I will never know what happened to that woman. If she lived, if she died, if she’s still in critical condition at the hospital. And that’s okay.

What I do want to know, however, is how different the outcome would have been, had an army of men and women had gotten out of their cars, knelt on the wet pavement with gravel digging into their skin, and cried out to God in her behalf.

I would give anything to see that..

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  1. Jenna says:

    this is going to haunt me all day. im sure it's haunting you too. so many levels of things to think about here.

  2. Emmy says:

    Wow. I'm almost in tears reading this. How is it that God always knows what you should write because it seems to almost directly affect what I'm going through at this moment? Seriously! Sometimes I feel like I'm the EMT. The one who is trained, qualified, and call to risk my own good for others. But I fail to do so. Because I'm scared. Just this morning my secretary was pointing things out to me of what I should be doing, showing me what I SHOULD do in my position and what she WANTS me to do for her kids and their friends…

    And I fail all the time.

    I'm so glad God puts people in our lives to point out what we need to improve on, and people like you who he motivated to step out of their comfort zone and help other people!

    I'm glad that you are safe and you did that. 🙂

  3. Michelle (michabella) says:

    Wow. This was an absolutely frightening and amazing post! A slap in the face for us as Christians and for us to take action. Good for you for taking action. And that rude EMT…I can't believe she wasn't helping. I have many EMT friends…they should be helping or directing people away or SOMETHING! UGH! Anyways…I love you.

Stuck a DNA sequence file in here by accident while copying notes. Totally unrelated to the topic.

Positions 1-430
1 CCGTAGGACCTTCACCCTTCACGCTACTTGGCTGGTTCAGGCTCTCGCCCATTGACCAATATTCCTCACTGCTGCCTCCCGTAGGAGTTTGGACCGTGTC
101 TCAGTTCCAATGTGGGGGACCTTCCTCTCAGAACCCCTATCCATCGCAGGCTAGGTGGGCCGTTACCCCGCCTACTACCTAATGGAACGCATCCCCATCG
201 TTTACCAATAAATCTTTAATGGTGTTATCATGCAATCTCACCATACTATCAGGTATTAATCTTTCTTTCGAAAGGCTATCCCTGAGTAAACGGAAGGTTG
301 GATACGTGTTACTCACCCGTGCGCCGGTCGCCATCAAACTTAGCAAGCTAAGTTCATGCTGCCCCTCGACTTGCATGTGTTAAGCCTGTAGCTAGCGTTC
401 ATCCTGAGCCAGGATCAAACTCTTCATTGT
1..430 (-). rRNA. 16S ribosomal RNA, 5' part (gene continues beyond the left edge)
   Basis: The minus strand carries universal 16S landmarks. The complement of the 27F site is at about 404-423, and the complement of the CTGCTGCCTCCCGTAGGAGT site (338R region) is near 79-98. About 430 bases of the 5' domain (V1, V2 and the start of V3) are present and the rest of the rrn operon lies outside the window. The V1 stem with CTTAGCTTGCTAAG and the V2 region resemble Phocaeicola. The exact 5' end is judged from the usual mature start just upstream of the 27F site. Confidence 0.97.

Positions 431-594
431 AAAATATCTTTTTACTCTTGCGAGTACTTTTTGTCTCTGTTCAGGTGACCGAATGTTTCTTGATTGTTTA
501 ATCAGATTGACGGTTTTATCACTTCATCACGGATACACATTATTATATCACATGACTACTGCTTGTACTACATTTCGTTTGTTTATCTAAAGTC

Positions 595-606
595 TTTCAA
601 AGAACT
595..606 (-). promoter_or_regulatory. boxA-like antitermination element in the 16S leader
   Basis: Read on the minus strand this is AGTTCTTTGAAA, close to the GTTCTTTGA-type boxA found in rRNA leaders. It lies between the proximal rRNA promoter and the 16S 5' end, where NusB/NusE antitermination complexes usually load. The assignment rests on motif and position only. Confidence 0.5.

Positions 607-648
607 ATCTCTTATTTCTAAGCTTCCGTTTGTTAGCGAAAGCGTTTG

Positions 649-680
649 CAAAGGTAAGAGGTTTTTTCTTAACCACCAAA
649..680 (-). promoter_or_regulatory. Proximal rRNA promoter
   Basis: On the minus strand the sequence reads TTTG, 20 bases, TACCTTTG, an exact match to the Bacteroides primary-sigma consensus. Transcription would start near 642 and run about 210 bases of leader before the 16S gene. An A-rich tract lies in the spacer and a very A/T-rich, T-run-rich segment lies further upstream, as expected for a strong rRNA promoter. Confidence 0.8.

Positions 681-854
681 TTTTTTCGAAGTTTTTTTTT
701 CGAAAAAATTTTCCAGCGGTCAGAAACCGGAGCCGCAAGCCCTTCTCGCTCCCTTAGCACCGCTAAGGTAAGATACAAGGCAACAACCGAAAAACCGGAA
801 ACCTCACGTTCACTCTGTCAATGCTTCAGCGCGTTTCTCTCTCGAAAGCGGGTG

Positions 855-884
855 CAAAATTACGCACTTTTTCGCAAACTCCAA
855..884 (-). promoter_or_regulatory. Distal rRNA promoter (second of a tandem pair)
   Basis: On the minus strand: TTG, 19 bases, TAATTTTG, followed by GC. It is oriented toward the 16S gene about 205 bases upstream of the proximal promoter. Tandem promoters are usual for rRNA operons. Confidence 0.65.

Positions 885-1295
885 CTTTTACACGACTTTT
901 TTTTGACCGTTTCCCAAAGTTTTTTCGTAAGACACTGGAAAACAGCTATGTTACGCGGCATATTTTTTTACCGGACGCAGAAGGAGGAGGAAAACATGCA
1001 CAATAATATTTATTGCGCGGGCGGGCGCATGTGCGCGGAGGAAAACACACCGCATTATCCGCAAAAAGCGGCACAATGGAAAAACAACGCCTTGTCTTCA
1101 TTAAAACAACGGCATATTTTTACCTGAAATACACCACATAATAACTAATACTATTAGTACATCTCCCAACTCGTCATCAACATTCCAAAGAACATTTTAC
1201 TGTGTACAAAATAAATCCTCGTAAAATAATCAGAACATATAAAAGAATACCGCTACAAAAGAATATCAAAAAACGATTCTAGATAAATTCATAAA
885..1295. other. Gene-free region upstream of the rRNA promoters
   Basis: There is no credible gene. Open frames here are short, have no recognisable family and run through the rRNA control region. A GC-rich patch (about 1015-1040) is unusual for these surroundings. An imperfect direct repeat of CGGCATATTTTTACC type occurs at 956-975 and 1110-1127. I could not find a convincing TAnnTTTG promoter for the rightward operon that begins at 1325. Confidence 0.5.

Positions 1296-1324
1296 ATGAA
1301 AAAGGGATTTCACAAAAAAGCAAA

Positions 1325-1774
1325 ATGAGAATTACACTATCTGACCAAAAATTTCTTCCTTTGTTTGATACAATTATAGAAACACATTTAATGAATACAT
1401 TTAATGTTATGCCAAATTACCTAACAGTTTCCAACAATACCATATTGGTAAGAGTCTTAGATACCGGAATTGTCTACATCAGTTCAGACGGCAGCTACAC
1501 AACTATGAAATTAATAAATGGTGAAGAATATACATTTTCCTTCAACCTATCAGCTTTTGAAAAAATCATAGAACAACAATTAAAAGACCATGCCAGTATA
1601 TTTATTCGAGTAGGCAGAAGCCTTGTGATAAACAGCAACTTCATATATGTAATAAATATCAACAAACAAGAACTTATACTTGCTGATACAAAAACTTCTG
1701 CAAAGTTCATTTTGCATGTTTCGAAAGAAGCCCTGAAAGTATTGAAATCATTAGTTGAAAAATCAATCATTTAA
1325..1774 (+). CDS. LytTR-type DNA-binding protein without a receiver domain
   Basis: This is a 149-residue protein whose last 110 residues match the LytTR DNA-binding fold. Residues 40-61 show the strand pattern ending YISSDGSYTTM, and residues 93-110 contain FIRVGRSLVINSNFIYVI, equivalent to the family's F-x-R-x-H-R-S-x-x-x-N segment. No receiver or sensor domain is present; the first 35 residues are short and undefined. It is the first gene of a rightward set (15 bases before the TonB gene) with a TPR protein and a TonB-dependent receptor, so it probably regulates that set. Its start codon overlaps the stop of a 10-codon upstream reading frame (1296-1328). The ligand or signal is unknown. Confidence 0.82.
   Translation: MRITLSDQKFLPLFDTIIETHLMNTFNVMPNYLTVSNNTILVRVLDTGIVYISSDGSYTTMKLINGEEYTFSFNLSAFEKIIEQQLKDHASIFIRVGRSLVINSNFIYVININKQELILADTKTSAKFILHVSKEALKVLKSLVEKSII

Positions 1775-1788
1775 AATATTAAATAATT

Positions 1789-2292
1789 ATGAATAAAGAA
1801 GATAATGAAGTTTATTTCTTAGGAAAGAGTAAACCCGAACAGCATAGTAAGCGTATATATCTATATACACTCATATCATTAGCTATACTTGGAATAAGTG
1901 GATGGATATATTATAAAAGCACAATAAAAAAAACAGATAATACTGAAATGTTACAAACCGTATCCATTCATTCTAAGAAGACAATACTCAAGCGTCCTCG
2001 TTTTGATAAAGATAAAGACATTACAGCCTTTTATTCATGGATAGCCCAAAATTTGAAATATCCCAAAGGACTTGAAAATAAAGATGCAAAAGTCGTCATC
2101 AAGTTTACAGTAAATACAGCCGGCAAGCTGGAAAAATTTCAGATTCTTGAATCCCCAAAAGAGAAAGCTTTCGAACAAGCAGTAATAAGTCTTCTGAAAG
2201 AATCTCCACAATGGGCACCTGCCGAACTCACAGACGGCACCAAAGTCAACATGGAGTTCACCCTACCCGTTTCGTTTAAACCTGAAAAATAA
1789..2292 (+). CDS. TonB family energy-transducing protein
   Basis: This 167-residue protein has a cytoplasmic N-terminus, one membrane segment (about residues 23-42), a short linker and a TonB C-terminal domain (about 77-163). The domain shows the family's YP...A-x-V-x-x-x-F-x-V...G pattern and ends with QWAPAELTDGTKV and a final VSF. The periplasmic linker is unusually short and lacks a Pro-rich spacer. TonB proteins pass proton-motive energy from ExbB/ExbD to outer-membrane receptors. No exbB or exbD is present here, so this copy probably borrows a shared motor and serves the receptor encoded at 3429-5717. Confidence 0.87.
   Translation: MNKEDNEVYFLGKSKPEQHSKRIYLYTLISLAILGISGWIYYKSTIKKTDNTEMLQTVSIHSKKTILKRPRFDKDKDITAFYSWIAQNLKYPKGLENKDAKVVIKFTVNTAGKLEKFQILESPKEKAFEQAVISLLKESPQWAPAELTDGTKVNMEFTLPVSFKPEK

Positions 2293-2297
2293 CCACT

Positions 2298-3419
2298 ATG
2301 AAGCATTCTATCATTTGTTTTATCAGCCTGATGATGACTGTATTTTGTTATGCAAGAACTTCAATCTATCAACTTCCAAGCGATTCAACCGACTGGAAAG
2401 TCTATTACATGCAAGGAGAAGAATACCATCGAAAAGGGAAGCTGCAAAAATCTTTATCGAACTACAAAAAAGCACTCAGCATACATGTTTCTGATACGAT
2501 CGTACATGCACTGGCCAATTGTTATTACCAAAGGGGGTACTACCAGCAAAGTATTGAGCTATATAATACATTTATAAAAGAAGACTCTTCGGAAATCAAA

4. Sonny says:

    If she was a real EMT, she was poorly trained. She should have been helping her. As a trained EMT, it is her duty. And a shirt that says EMT does not make an EMT; there are a lot of pretenders out there.

    She should not have been screaming. You did the right thing. You were the rescuer. I would have lost it with her. Yes, by moving the victim, she could have been more seriously hurt. But when danger is imminent, as it was, moving them and paralyzing them is better than doing nothing and letting them die.

    I'm glad you listened to God speaking to you; too many people chose to ignore Him.

  5. iheartvegetables says:

    Wow that's so crazy. It's amazing that you were able to listen to God and risk your life in that situation. It's also such a great reminder of how we need to take risks when we're trained to do so. I'll be thinking about this for the rest of the day

  6. Han says:

    I didn't witness an accident but two Octobers ago me and my friend were on the way home and there was an accident on the side of the road – I said I feel like I should do something as I'm a first aider and my friend kinda agrees but also leaves it up to me. I do a U-turn and pull up being the accident with my hazards on.

    As I get out the car I give my phone and my car keys to my friend and tell her to call 999 – we got to the accident and someone had already done that but as there were no emergency vehicles there yet we had to presume no one had been called. There was one casualty but the car was upside down in the ditch a little bit further along the road.

    I got closer and checked out the first guy he was bleeding from his scalp and needed something to stem the bleeding – I grabbed my scarf (I'd been wearing my favourite scarf that day) from around my neck and folded it up and put it to his head – it was more important the bleeding stopped – I could replace my scarf.

    It was really surreal. I'd been in the car giggling away and laughing at something dumb I'd said but my friend said the second I stepped out of the car I was focused and all serious and getting it dealt with.